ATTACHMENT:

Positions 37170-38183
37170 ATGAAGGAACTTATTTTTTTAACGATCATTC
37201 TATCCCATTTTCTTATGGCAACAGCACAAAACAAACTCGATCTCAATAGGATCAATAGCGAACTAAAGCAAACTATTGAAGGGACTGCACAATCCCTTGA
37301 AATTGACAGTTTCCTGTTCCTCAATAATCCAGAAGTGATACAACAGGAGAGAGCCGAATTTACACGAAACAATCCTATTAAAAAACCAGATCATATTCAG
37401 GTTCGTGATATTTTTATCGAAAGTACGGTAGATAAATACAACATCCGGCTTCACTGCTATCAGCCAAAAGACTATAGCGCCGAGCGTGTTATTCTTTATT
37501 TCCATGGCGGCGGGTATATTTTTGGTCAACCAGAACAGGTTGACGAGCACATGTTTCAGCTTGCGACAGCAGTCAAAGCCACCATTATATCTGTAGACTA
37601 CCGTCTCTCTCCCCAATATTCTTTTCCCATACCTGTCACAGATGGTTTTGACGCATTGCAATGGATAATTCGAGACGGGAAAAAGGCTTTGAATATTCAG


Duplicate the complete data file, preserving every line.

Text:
Positions 37170-38183
37170 ATGAAGGAACTTATTTTTTTAACGATCATTC
37201 TATCCCATTTTCTTATGGCAACAGCACAAAACAAACTCGATCTCAATAGGATCAATAGCGAACTAAAGCAAACTATTGAAGGGACTGCACAATCCCTTGA
37301 AATTGACAGTTTCCTGTTCCTCAATAATCCAGAAGTGATACAACAGGAGAGAGCCGAATTTACACGAAACAATCCTATTAAAAAACCAGATCATATTCAG
37401 GTTCGTGATATTTTTATCGAAAGTACGGTAGATAAATACAACATCCGGCTTCACTGCTATCAGCCAAAAGACTATAGCGCCGAGCGTGTTATTCTTTATT
37501 TCCATGGCGGCGGGTATATTTTTGGTCAACCAGAACAGGTTGACGAGCACATGTTTCAGCTTGCGACAGCAGTCAAAGCCACCATTATATCTGTAGACTA
37601 CCGTCTCTCTCCCCAATATTCTTTTCCCATACCTGTCACAGATGGTTTTGACGCATTGCAATGGATAATTCGAGACGGGAAAAAGGCTTTGAATATTCAG